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>> Friday, May 21, 2010

Shrek Forever better than Shrek the Turd.

It’s a usual tale we’ve heard a million times and seen in a hundred movies and TV shows. The main character wakes up to their “awful” life where they don’t realize how good they have it – so they ask a magical fairy (or a magical fairy man) to make it all better and give them the life they crave. It’s your typical “what if…?” proposal that creates a story full of lessons learnt. I will admit, however, I wasn’t crazy about seeing this typical plot being brought to the likes of Shrek Forever After.

Don’t get me wrong. I wasn’t worried about the idea that this instalment would be the worst thing to happen to the series. Shrek was magical, Shrek 2 was hilarious (and perhaps my favourite) and Shrek 3 was a typical, disappointing and awful sequel and comparable to the likes of Spider-Man 3. So the Shrek series had already let me down so I didn’t expect much from Forever After, especially when I heard the premise behind it.

The movie starts when we find out Shrek (Mike Myers) has actually hated his life since getting married and having kids. No one fears him anymore (turns out he was happier during those times), everyday is the same and he has become somewhat famous since becoming and unbecoming the King of Far Far Away. It’s the same routine for him every day and frankly he misses the golden era of life he was leading when we first met him in Shrek.

After becoming easily frustrated at his triplets’ first birthday party, he leaves the party and goes for a stroll. By the way, the funniest and most catchy line of the movie goes to the fat kid at the birthday party who keeps telling Shrek to “do the roar” (and it’s not that line either-but he’ll say it and you’ll laugh). So along the walk Shrek runs into Rumpelstiltskin (Walt Dohrn) who says he will let Shrek be like he used to be for one day before he met Fiona (Cameron Diaz), and all olStiltsy wants in return is one day from Shrek’s childhood. Subsequently, he picks the day Shrek was born and Shrek wakes up in the plot of Back to the Future 2.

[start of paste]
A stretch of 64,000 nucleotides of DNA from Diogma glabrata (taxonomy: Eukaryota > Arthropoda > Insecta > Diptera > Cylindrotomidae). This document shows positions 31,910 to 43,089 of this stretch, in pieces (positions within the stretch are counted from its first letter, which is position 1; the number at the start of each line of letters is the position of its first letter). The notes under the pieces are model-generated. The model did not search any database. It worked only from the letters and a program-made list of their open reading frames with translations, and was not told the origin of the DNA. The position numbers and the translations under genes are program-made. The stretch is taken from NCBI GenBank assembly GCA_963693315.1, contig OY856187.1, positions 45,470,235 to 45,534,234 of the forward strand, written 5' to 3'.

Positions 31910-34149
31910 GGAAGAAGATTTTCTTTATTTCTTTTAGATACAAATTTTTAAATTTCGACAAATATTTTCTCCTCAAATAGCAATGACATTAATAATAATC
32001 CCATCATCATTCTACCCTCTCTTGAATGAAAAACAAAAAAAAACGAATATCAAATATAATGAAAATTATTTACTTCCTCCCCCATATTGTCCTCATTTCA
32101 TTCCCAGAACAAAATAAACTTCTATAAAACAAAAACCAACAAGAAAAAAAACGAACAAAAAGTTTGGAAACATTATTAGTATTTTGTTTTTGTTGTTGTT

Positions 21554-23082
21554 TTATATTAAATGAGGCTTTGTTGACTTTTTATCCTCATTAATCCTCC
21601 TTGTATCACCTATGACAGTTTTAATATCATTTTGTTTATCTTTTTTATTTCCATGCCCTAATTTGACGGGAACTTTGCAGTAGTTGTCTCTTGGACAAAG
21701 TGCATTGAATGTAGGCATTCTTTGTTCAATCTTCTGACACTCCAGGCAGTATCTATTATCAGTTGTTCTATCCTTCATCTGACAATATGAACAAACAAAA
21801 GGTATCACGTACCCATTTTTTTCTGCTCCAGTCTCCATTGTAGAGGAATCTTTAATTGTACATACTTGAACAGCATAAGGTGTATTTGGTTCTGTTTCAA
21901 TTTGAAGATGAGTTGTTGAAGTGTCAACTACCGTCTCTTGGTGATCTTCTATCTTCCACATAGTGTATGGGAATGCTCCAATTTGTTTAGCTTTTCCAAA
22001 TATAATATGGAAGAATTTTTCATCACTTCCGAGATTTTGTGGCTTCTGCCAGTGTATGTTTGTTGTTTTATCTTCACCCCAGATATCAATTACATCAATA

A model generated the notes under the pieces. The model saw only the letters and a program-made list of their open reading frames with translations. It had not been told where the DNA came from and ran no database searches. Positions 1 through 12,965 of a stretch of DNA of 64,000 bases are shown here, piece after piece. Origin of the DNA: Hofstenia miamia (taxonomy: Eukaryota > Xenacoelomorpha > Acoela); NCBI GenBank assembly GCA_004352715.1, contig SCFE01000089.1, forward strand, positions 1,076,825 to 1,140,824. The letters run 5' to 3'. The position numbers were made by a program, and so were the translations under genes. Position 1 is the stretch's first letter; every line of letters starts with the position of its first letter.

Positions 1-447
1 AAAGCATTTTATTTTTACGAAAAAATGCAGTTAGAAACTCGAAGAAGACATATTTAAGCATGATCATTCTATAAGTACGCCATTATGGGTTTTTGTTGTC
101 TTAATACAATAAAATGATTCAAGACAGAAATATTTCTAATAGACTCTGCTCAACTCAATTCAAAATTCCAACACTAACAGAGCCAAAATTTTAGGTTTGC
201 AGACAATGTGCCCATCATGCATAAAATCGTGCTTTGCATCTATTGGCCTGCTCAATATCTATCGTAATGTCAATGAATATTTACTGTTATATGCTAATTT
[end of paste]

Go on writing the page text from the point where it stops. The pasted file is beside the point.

In this life Fiona doesn’t know him, Donkey (Eddie Murphy) is afraid of him and Puss in Boots (Antonio Banderas) is a fat, fat mess. It’s up to Shrek to gain Fiona’s kiss by the end of the day to break the spell and put Rumpel in his place.

Shrek Forever After may not be as funny or refreshing as Shrek 2, but it still delivers on the laughs in a lot of unexpected places. There wasn’t much wrong with this film, just stuff I would have like to have seen. In the alternate universe he visits, Shrek theoretically never existed (paradox much?) - therefore his actions done in the first film are null. I would have found it clever and endearing if perhaps during his adventures in Oz he ran into the first film’s villain, Lord Farquaad. Even a small cameo would have reminded us a bit more of where this film series came from and created a more nostalgic feel for what is supposedly the end of the series. Plus John Lithgow’s height-challenged character was one of the more entertaining characters in Shrek. But his absence is about the only complaint I have.

There’s nothing to really hate in Forever After, and that doesn’t make it the worst movie of the year by any means. But what it does have doesn’t make it an amazing movie either. For me, Forever After was simply fun and something I was able to get into relatively easily. I had a great time watching it, and it further adds to my belief that animated films can actually benefit from 3-D. The door is open for this 4th and final instalment of this lovable green ogre’s quadrilogy, and I recommend it to anyone wanting a little harmless fun added to the beginning of what is sure to be a great summer for movies.

*Stills courtesy of Dreamworks Animation


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